How and when to make a homebrew yeast starter

A yeast starter is a nano-batch of beer brewed with the sole purpose of getting your yeast ready to cleanly ferment your main wort.

Starters provide the perfect environment for the yeast to replicate and build up, so you have a solid cell count to ferment your beer. You will have a shorter lag time and your wort will ferment more quickly and fully.

If done properly, a starter lowers your chances of infection from bacteria and wild yeast.

Making a starter also ensures your yeast is viable and active before pitching.

The end result – you’ll get much better homebrew!

Equipment needed for a yeast starter

  • Small pot.

  • Large glass bottle (two quarts/liters or more).

  • Aluminum foil.

  • Funnel.

  • Thermometer.

Steps to making a starter

  1. Rehydrate your yeast if using dried yeast.

  2. Clean and sanitize your bottle, funnel and thermometer.

  3. Boil half a pound (100 g) of dry malt extract with

  4. ¼ tsp of yeast nutrient and 1.5 quarts (liters) of water for 10 minutes.

  5. Seal and chill in an ice bath until you hit the top of the yeast’s working range.

  6. Pour your chilled wort into your bottle.

  7. Pour in your yeast and cap with sanitized aluminum foil.

  8. Shake it until you get sick of it.

  9. Move to somewhere warm enough to ferment.

Between 4 and 24 hours your yeast will hit krausen, which means it is actively fermenting and has developed a thick creamy head.

I typically make my starter the night before I brew.

This process will make starter a bit over one quart/liter, which is perfect for moderate strength ales.

Double this volume for lagers and strong ales.

Tips for Yeast starter success

Ready-made wort

Bottle a few quarts (liters) of wort from your fermenter in plastic bottles before you pitch your yeast.

You can freeze these and reuse as your starter wort.

Just make sure you dilute to 1.020, and then boil and cool to sanitize.

Russian dolls

When you make your starter, also clean and sanitize your fermenter at the same time.

You can sit the starter in your sealed fermenter for a sanitized environment. Plus you now have one less job to do on brewday.

For an extra layer of paranoia, you can sit your fermenter in your scrupulously cleaned and sanitized fermenting fridge.

Shaken and stirred

Your yeast starter will work best if it’s oxygenated and the yeast is in suspension.

The simplest way to do this is seal the starter and shake the hell out of it. Repeat a couple of times a day.

You can also use a stir plate which keeps the yeast in constant suspension through a magnetic bar. They are fun to make and use but not essential.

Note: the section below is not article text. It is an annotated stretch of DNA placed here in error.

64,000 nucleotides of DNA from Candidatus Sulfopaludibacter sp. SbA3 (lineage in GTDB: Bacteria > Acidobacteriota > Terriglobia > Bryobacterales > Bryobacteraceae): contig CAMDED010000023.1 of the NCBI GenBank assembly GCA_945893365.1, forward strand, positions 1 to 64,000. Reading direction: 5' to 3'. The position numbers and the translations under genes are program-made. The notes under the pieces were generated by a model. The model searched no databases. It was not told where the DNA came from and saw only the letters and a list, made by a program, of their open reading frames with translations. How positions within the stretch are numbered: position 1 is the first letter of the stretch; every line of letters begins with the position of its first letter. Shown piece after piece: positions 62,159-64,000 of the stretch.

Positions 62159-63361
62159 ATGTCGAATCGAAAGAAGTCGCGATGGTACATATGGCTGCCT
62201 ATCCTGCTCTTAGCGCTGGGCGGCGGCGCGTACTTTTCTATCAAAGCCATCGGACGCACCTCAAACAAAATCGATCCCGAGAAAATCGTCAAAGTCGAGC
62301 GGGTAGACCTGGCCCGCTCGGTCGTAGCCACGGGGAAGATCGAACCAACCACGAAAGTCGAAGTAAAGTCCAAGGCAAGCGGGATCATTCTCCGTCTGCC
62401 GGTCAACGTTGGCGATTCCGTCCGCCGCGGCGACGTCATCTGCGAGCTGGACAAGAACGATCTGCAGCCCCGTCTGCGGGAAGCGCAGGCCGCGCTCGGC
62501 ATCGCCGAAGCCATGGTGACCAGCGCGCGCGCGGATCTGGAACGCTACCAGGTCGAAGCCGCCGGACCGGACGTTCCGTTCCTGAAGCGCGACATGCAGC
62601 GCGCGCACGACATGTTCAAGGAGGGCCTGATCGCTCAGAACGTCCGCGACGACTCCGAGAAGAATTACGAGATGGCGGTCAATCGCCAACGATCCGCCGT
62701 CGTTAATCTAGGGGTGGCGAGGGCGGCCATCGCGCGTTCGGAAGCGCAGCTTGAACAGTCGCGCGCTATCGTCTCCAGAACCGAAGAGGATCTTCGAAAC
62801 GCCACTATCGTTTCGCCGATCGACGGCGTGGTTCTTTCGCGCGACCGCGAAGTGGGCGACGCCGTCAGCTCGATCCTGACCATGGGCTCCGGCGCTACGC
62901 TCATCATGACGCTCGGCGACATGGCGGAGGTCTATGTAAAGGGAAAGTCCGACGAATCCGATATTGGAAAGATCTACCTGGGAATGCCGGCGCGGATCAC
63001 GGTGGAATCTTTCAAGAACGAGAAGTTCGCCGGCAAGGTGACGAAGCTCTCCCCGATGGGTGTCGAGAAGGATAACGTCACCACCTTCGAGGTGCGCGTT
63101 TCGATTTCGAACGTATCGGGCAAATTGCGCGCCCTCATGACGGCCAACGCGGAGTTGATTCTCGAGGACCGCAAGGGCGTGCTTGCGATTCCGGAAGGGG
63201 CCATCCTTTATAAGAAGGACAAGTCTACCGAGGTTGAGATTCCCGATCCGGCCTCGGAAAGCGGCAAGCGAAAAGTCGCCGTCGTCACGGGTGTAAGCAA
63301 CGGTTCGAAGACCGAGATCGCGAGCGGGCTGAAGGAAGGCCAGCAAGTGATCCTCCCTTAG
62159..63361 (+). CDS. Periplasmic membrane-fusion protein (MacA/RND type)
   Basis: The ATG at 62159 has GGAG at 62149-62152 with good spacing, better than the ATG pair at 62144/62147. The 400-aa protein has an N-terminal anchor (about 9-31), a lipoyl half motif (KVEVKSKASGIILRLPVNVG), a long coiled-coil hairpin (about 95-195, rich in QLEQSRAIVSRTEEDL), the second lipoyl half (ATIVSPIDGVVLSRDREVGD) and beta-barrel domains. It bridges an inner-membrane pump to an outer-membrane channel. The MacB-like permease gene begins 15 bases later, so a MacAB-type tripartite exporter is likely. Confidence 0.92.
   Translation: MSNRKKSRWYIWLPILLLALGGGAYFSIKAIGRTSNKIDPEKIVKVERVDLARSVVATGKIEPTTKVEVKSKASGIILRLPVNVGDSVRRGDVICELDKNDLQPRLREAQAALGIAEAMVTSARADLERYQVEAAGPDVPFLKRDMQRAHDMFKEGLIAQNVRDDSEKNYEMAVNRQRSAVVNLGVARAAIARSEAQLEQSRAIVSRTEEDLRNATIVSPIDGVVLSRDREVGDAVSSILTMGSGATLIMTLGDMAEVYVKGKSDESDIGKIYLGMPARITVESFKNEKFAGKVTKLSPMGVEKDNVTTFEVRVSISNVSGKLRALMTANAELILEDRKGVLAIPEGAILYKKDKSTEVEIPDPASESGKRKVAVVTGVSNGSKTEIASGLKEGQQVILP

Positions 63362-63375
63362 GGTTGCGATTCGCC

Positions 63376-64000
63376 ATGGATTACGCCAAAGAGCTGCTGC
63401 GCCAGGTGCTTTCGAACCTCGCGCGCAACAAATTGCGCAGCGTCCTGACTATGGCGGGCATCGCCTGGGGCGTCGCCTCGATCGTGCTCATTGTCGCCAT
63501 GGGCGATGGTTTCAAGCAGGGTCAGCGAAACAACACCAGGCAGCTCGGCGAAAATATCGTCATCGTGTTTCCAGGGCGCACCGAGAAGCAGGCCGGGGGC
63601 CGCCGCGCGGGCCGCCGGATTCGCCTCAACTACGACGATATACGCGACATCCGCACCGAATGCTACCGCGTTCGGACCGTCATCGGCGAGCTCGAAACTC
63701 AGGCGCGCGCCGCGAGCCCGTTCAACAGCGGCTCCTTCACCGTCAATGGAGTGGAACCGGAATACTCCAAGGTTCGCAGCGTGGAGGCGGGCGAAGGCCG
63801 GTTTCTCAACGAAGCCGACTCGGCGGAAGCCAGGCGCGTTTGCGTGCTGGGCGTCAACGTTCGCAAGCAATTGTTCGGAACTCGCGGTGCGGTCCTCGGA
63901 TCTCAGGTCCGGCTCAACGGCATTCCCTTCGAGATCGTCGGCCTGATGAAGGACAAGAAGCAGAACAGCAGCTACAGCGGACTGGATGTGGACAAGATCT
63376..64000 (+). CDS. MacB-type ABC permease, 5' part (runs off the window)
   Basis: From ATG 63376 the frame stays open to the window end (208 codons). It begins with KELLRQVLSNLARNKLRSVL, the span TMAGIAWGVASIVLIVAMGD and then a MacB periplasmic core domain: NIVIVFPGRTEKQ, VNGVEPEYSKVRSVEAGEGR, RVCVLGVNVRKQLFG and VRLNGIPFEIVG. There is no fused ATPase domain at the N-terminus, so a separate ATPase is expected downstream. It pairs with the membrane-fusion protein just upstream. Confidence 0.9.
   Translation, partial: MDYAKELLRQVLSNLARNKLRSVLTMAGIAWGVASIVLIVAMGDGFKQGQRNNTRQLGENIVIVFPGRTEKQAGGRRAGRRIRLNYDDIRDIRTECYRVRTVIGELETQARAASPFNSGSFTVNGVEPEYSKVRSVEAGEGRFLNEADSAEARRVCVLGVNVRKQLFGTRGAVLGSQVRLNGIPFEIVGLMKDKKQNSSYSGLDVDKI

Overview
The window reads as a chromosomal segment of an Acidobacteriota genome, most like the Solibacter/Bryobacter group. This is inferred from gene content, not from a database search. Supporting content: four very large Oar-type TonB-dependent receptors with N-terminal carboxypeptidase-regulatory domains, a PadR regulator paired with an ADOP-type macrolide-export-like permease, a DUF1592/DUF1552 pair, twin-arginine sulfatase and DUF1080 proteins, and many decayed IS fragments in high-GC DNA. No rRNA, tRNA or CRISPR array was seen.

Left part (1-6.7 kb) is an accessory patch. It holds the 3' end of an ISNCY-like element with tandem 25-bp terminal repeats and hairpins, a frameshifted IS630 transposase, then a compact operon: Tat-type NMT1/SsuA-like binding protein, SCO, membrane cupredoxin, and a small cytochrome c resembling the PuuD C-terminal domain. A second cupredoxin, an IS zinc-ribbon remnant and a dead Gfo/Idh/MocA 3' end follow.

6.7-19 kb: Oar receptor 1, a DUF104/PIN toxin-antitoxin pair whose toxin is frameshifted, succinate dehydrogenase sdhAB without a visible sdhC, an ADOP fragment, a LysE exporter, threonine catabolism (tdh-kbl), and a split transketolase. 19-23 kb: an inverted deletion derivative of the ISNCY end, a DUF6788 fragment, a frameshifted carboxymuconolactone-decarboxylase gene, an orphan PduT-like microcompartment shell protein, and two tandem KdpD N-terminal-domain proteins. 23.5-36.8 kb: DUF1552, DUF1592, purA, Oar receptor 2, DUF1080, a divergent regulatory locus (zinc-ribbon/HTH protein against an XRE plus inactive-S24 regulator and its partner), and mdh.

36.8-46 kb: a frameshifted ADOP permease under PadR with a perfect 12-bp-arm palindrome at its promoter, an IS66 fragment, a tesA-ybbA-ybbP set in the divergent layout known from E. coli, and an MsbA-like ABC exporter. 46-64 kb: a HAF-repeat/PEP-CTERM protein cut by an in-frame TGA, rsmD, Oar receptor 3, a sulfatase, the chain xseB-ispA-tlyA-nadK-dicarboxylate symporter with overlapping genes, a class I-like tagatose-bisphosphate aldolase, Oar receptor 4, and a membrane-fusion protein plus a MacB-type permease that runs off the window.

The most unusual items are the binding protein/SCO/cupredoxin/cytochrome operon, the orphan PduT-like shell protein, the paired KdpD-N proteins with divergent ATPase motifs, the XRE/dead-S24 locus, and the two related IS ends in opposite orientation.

Ferment warm

You are making a healthy yeast population, not beer, so ferment on the warmer side of your yeast’s temperature range.

This will help the yeast replicate and prepare for the task of fermenting your main wort.

Pitch the lot or just the slurry?

As you may imagine, the starter’s fermented wort isn’t A-Grade homebrew. It was fermenting warm, over-oxidized and had an over-the-top pitching rate.

Will this impact your final beer quality? Possibly.

If you are making a large starter (over two quarts/liters) and a lighter flavored beer, it may.

In this case, let the yeast settle out (chilling will speed this up).

Pour off most of the starter wort and pitch the remaining slurry.

If your starter is less than two quarts (liters), you can safely pitch the lot with negligible impact on beer quality.

Pitch at full krausen or wait?

Yeast runs through a cycle of taking in resources, fermenting your wort, preparing for hibernation and sleeping.

In preparing to hibernate, yeast cells take in resources so they are supercharged for the next fermentation.

You may rightly ask whether you should let your yeast starter run through a full cycle of fermentation before pitching.

There are a few variables and it gets a bit sciencey.

Basically if your starter is made on only malt (ie no refined sugars) and similar strength and style to your main wort, you are better to pitch at high krausen.

Be warned, this space gets academic really quickly.

Far too many forum threads are taken up debating things with marginal impact on your beer quality.

As long as you pitch your starter somewhere between high krausen and three days, it’ll be fine.

Make a starter at all?

You may be thinking that starters sound like a fair bit of work. There must be another option...

Yes! Instead of making a starter, you can rehydrate and pitch two packs of dried yeast.

This will give you the benefits of making a starter in exchange for an extra five bucks on your homebrewing budget.

If you’re time poor and still trying to brew, this could work for you.


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